Views: 2 Author: Site Editor Publish Time: 2021-05-14 Origin: Site
When you are going to purchase a towing truck, there are two things you need to know which are towing capacity and payload. Many new buyers may be confused by these two numbers and couldn’t make a final decision. Fortunately, this article will help you answer the question - how much weight can the towing trucks tow.
The Content list:
Differences between the towing capacity and payload
How much your tow truck can pull?
Your tow ruck's payload capacity refers to all the cargo weight that you can safely add in addition to your tow truck’s empty weight (also known as curb weight).
Payload capacity is calculated by your vehicle manufacturer and noted in the owner’s manual. When manufacturers determine the numbers for towing capacity and payload, they assume a few things. The first is for determining towing capacity. Many tow truck manufacturers determine the amount a truck can tow by assuming that the person driving is 150 lbs. There are no other passengers and there is nothing extra in the tow truck. If you do have a person in your front seat, keep this in mind if you are towing something heavy. You might need to consider taking two trips so that you do not push your truck too hard. Likewise, if you load up your tow truck with many heavy items, and then add passengers, you risk damaging your tow truck.
But you can calculate your tow ruck’s payload capacity on your own by doing a little math: Start with the maximum total weight your truck can handle, known as its Gross Vehicle Weight Rating (GVWR). GVWR is also determined by the manufacturer and is listed in your owner’s manual. Subtract your tow ruck’s curb weight from its GVWR—that’s your payload capacity!
To break it down simply, the towing capacity is how much a tow truck can tow, and the payload is how much the tow truck can carry inside. The towing capacity does not include payload, but the two do affect each other.
The most important feature of a tow truck is its capacity to tow. It refers to how much weight you can safely pull behind your tow truck with a trailer. Typically, your truck’s towing capacity far exceeds its payload capacity because the majority of the weight is resting on the trailer axles, not your truck’s axles.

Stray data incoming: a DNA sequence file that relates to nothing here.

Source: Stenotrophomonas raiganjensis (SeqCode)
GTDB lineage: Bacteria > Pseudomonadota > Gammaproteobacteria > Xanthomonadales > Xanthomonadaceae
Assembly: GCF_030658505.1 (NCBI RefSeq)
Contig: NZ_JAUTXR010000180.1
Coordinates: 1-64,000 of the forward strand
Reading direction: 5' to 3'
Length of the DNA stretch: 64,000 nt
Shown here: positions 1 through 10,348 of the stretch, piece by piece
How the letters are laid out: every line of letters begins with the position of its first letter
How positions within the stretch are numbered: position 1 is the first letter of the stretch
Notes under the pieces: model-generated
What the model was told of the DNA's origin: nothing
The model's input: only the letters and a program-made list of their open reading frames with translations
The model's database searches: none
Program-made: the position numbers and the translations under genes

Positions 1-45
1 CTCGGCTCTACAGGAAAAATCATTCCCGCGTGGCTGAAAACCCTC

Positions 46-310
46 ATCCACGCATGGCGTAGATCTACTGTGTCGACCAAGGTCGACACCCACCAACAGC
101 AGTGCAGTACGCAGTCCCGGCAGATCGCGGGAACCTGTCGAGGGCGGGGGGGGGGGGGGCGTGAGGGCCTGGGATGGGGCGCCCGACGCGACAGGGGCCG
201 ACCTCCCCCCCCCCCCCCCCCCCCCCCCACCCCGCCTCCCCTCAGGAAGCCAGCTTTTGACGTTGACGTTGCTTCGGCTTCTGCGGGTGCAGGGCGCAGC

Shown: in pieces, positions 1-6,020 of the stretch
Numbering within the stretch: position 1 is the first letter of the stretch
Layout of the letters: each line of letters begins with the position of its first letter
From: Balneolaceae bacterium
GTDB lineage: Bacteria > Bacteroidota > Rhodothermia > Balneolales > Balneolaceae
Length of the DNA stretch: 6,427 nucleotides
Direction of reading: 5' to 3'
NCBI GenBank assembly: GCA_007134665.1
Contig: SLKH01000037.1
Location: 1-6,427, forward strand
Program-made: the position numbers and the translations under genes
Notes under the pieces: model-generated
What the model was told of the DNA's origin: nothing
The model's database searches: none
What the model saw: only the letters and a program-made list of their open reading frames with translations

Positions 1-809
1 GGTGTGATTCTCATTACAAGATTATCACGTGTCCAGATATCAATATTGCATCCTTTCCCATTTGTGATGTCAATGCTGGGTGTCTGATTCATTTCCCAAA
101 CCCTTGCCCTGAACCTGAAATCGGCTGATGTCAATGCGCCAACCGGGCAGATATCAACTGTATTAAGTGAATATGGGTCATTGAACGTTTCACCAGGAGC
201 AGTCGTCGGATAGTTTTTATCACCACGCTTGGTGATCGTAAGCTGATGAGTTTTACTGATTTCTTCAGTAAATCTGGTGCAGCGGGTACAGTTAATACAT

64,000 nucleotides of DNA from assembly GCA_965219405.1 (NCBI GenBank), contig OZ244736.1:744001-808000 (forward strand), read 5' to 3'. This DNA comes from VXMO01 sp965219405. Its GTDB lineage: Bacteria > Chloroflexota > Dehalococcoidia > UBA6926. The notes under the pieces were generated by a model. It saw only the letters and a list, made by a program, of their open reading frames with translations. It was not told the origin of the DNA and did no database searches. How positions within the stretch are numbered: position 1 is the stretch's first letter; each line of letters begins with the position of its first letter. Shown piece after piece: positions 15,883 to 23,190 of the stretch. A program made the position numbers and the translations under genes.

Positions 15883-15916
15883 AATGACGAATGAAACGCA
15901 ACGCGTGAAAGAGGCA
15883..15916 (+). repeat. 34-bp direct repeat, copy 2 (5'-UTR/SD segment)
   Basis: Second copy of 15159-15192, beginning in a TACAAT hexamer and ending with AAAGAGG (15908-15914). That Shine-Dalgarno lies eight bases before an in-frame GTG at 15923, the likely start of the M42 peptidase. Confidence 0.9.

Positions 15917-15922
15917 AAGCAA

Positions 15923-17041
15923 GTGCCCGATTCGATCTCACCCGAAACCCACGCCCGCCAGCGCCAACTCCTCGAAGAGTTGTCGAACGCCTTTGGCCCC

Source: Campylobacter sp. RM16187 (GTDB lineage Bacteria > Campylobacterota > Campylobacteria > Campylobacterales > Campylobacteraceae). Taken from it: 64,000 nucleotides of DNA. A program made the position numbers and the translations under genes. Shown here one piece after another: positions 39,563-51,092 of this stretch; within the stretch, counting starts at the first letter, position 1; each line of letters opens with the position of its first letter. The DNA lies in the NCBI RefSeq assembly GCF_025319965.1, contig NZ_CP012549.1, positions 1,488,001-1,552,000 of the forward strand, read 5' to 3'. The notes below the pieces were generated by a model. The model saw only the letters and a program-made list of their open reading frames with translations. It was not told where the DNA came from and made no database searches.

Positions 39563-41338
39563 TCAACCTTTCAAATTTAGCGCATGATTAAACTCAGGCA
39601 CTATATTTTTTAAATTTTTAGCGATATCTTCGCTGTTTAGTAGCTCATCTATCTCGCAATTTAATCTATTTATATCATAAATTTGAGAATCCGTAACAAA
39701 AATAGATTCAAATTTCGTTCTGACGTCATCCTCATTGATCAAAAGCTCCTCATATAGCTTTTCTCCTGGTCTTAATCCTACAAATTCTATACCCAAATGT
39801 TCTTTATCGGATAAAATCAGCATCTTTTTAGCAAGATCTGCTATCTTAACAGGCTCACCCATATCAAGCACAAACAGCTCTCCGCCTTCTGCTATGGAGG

Normal trucks have a passenger or maybe a loading capacity which is very different from the towing capacity. The towing capacity of a truck should be more than the vehicle that is to be towed or else both vehicles will be at risk of damages. The towing capacity of a truck is based on the horsepower it carries, the strength of its body, and the torque or driving force it creates while having a suitable radiator and other relevant parts.
Max towing capacity should always be observed in any towing situation. Exceeding this capacity - or towing more weight than your vehicle is rated for - is extremely dangerous.
To determine maximum towing capacity, you will need to know the vehicle manufacturer's weight ratings and compare them against the gross weight of your trailer. Most vehicles have the trailer towing capacity listed in the owner's manual, on the driver-side door jamb, or in a trailer towing capacity guide on their website.
How to determine towing capacity: whether you're looking up SUV towing capacity, pickup truck towing capacity, or car towing capacity, consult the vehicle manufacturer!
If the vehicle's ratings are higher than the total weight of the trailer, the trailer is safe to tow. If the trailer's weight exceeds the vehicle's ratings, the trailer should not be hitched up to the vehicle.
You can find your truck’s towing capacity in the owner’s manual or calculate it on your own. To find your truck's towing capacity, subtract your tow truck’s curb weight from its Gross Combined Vehicle Weight Rating (GCVWR). The GCVWR is the maximum weight of your loaded truck and the weight of its attached trailer.